Bailey Foxworth

Sometimes I feel like Christians speak their own language.

“When I was dead in my sin, I invited Jesus into my heart, made Him the Lord of my life, enjoy fellowship with Him and am now being sanctified daily by Him.”

If you’ve been following Jesus for a while, you know exactly what I’m talking about.

But if you’ve never set foot in a church, you might need a translator.

There’s no shame in not knowing what fellowship, sanctified or any of those other words mean. I was a Christian for nearly two years before I could define either of those words with any sense. (Sanctified means to become more like Jesus, and fellowship means to spend time with friends.)

Often, in the church, we hear words or phrases we may not understand. I know I still do.

So here are a few common phrases you might hear in the company of other Christians, and what they mean.

‘Be intentional’

The word intentional means to do something with great focus and purpose. In the church, being intentional can refer to many different areas of life, like parenting, marriage, friendships or work. But being intentional to do what, exactly?

Usually, when someone says to “be intentional,” it means to do something the way Jesus would’ve done it.

First John 2:6 says, “Whoever claims to live in him must live as Jesus did.”

If anyone believes that Jesus is their Lord and Savior, they must model their lives after Jesus. This is their purpose: to look more like Jesus. Being intentional as a parent, spouse, neighbor, friend or coworker means to act and talk like Jesus would.


There’s a phrase in Matthew 28:19 that hung me up for several years. It’s part of Jesus’ Great Commission—Jesus’ parting words to His followers before He returned to Heaven.

It says, “‘Go and make disciples.’”

How can I make disciples if I don’t know what a disciple is?

The word disciple means a pupil or a follower. One Merrriam-Webster definition is “one who accepts and assists in spreading the doctrines of another.”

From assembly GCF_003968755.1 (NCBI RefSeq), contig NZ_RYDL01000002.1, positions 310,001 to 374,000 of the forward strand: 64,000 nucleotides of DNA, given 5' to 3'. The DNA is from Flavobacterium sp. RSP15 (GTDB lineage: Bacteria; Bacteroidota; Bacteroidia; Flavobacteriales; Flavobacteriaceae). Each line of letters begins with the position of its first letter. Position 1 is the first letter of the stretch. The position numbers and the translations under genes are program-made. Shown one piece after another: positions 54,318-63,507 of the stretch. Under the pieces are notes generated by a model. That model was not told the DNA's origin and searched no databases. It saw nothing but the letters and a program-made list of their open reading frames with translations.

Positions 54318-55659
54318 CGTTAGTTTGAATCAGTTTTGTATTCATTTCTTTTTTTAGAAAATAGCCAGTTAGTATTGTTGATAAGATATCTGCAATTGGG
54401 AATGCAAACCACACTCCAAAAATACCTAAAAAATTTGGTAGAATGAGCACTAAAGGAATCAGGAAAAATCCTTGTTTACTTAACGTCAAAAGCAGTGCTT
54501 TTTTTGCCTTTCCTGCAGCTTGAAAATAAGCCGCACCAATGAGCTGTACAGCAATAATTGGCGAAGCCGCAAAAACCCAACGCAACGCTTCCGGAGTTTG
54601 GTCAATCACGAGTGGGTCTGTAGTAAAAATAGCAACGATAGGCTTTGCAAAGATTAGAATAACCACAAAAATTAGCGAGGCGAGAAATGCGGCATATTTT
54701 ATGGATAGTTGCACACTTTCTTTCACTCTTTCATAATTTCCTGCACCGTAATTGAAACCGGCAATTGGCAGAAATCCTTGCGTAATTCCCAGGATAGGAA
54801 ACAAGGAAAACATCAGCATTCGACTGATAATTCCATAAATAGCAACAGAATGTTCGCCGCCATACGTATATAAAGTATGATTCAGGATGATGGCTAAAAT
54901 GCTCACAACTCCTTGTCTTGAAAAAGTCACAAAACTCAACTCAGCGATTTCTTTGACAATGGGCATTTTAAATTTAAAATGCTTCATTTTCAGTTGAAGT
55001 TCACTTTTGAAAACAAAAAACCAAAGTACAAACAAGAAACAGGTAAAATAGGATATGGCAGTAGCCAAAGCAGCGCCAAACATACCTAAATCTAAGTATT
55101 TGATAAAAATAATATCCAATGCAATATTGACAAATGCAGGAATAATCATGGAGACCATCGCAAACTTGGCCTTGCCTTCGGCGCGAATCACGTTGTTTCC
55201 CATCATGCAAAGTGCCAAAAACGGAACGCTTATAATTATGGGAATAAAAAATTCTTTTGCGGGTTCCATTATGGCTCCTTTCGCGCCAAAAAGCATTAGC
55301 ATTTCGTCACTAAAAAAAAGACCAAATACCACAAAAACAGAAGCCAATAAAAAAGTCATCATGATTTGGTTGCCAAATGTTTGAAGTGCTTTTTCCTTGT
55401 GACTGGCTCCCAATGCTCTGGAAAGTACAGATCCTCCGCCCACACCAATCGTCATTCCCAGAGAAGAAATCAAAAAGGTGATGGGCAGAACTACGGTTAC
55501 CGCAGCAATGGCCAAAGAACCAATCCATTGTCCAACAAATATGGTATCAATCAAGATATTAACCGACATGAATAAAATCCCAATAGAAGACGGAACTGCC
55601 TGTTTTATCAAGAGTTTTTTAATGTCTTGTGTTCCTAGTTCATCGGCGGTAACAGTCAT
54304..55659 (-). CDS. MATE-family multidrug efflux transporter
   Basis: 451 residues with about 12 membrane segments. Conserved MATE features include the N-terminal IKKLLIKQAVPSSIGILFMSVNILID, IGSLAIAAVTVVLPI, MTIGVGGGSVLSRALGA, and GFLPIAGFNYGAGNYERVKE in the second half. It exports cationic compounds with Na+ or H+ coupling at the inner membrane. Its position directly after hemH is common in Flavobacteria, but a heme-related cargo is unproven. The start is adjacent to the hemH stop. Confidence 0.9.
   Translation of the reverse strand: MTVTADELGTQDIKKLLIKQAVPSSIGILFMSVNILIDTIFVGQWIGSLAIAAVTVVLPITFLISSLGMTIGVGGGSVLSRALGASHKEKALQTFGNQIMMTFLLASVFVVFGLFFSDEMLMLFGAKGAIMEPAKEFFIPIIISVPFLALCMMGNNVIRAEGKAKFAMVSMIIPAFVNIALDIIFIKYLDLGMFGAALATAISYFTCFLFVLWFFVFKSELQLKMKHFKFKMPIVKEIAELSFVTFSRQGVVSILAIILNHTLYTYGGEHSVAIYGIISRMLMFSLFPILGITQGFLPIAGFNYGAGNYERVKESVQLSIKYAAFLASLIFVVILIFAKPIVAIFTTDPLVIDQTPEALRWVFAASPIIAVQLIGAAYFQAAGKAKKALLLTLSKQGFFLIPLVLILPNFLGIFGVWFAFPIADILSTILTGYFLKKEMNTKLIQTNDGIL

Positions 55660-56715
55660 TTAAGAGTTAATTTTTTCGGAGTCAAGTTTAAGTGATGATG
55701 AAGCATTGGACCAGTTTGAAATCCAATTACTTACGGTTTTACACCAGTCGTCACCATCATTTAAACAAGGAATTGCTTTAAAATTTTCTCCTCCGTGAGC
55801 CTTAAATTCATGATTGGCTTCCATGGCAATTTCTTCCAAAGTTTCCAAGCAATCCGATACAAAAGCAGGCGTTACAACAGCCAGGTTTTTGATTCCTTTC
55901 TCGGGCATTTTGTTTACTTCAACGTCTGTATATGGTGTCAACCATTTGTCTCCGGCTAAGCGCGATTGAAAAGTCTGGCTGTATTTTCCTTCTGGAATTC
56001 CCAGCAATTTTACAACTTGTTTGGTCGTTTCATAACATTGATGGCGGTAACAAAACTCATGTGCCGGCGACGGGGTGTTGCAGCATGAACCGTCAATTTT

So, to be a disciple of Jesus is to accept Him and assist in the spreading of His Good News.

But what does that look like?

In John 13:35, Jesus says, “‘By this everyone will know that you are my disciples, if you have love for one another.’”

‘Live on mission’

“Live on mission” is like the culmination of “discipleship” and “be intentional.”

Everything God has done, from creation to today, has been a part of His mission: to have a relationship with humanity.

Jesus had a mission: to show people how to live and then die on a cross for our sins and rise from the dead so that we can have a way to have a relationship with God forever.

Jesus also gave all who believe in Him a mission. (It’s the Great Commission.)

“‘Therefore, go and make disciples of all nations, baptizing them in the name of the Father and of Son and of the Holy Spirit, and teaching them everything I have commanded you. And surely I am with you always, to the very end of the age’” (Matthew 28:19-20).

So, to live on mission is to tell the whole world about Jesus so they, too, can follow Him. Then, baptize them and teach them what Jesus commanded while He was on earth, assured that even though He is in heaven, He is with those who believe in Him.

It means to have relationships with people that point them to Jesus.

There are so many other words and phrases that pastors, Bible teachers and all Christians use in conversation that may not make much sense, such as “evangelism,” “Spirit-led,” “the Body of Christ,” “living water,” “be a witness” or “saved.”

Ultimately, these words and phrases are just different ways of describing God’s relationship with us, our relationship with Him and our relationships with others.

And the best way to learn what these words mean is to ask.

If being a disciple of Jesus means being His pupil, then the best way to learn is to ask Him.

So, if you hear a word or phrase you don’t understand, search for it in Scripture. If it’s not in there, ask someone you know who’s been following Jesus for a while.

My prayer is that their answer would point you to Jesus.

Bailey Foxworth is the assistant editor of The Southeast Outlook.